Seattle's streetcar drawing riders
Sketched, March 13, 2012
When the South Lake Union streetcar opened in late 2007, I wondered who would ride those brightly colored cars.The dormant neighborhood of warehouses and light industry didn't strike me as a destination. But since Amazon opened its campus here, I've seen more people riding the 1.3-mile line.
Amazon employee Guhan Venkatesan, who lives in Sammamish, said the streetcar is really convenient to reach his office after busing downtown. He admitted he could sometimes walk instead, "but I would have to walk very briskly."
Joe Schulman (left), a young fellow wearing a stylish hat and reading on a Kindle, commutes from Bellevue by bus and takes the streetcar at the Westlake Hub. His stop arrived before I could ask him many questions, but he later sent me an email with his feedback. He wrote that the streetcar is only practical if he gets lucky and catches one. Otherwise it takes him less time to walk the mile than it does to wait and ride. But "if it ran twice as frequently then I would never consider walking," he wrote.
Lindsay Stratton (below, left) a biologist at Fred Hutchinson, also takes a bus from Bellevue to downtwon before hopping on one of the streetcars. She said she appreciates the service, especially on rainy days, and that it gives the city a European vibe. "It looks more like Amsterdam," she said.
The current scene in South Lake Union makes it easier to picture more streetcars cruising through another employment hub, First Hill, in the spring of 2014. Construction of that line between Pioneer Square and Capitol Hill begins next month.
I visited the streetcar maintenance facility on Fairview Avenue a couple of days after drawing the sketches posted above. Coincidentally, the same purple car I had drawn while holding my umbrella at the Westlake Hub was now parked indoors for a routine inspection.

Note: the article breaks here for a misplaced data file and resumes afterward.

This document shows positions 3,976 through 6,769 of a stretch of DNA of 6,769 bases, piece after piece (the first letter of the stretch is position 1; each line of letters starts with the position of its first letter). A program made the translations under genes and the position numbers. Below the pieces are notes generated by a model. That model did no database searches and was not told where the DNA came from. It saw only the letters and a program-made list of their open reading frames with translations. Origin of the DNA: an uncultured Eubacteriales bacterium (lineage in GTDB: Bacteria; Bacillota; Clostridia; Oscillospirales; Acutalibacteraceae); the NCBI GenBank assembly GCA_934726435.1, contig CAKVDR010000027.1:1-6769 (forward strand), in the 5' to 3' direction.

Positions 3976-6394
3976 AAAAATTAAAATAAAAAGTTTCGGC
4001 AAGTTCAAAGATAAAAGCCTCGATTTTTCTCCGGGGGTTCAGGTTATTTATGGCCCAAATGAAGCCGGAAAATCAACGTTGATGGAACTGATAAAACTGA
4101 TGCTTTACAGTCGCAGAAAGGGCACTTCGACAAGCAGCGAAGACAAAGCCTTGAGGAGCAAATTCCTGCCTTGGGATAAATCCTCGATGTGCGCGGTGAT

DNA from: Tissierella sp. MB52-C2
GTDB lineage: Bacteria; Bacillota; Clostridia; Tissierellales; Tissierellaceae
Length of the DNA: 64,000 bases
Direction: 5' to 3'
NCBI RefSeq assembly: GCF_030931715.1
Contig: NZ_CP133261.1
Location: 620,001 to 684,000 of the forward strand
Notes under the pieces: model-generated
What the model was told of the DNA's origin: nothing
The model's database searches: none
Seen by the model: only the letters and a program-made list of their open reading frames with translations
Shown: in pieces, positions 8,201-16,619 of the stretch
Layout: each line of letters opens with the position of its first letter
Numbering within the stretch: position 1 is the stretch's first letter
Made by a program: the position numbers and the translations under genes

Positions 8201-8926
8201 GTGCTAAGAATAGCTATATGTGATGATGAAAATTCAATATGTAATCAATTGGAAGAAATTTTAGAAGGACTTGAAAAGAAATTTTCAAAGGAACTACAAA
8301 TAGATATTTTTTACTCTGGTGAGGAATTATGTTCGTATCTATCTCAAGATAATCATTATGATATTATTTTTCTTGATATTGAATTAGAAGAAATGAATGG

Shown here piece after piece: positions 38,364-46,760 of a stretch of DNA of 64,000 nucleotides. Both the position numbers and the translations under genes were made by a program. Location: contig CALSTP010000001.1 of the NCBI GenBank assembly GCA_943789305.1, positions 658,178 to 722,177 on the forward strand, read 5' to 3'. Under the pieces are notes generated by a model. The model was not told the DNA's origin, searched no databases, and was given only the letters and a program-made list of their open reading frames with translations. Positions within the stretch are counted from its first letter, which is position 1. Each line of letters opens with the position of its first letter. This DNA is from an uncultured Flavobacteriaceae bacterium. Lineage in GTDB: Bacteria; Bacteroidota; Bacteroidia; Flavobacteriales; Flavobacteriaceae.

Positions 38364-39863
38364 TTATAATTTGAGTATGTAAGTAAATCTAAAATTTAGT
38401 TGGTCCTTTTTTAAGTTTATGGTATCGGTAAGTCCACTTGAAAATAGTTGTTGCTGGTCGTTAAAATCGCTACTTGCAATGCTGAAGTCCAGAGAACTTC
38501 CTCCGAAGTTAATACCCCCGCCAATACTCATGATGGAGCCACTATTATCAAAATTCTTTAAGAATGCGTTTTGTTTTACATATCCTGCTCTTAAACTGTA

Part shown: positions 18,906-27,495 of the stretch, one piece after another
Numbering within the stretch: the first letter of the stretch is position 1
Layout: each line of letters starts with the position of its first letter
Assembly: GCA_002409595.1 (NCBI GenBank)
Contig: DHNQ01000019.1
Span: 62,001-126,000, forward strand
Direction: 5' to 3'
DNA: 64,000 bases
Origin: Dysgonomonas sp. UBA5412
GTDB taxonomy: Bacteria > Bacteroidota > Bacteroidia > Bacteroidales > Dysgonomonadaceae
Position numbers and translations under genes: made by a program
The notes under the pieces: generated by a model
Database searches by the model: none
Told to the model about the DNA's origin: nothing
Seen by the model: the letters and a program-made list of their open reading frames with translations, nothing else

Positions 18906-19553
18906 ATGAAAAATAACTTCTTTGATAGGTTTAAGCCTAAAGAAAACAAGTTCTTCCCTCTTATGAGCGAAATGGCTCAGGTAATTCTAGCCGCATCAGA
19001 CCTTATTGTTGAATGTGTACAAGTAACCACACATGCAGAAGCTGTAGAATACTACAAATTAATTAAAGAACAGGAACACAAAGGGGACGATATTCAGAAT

Operations chief Dale Lewis shared more technical facts than I could retain as I quickly outlined this sketch under the front bogie of the parked car. But a few things he said stuck with me, like the fact that these cars came from the Czech Republic. Lewis said that Czech engineers used to be the go-to technicians for the streetcar lines of all former Soviet countries and the central European nation has become a leading manufacturer.
Lewis worked with several Czech engineers here during the first years of operation. He said a team of two or three were always on deck during the first two years --while the cars were under warranty-- and they all shared an apartment in Green Lake.
Streetcar maintainer Lou Swan is a 32-year employee of King County Metro, the agency that operates the city-owned line. Streetcars are not new to this veteran mechanic, as he was assigned to the Waterfront Streetcar in the early 2000s.
Streetcar operator John Nolan told me about some of the challenges of driving the 60-foot long cars through busy traffic and distracted pedestrians who pay more attention to their cellphones than to the street. Since steering away is not an option, he has to do a lot of honking and ringing to alert them.
"People take it the wrong way, but I just don't want to hit them," he told me as he was getting ready to turn the car on and drive down Westlake Avenue.
You can browse a gallery of sketches and purchase prints.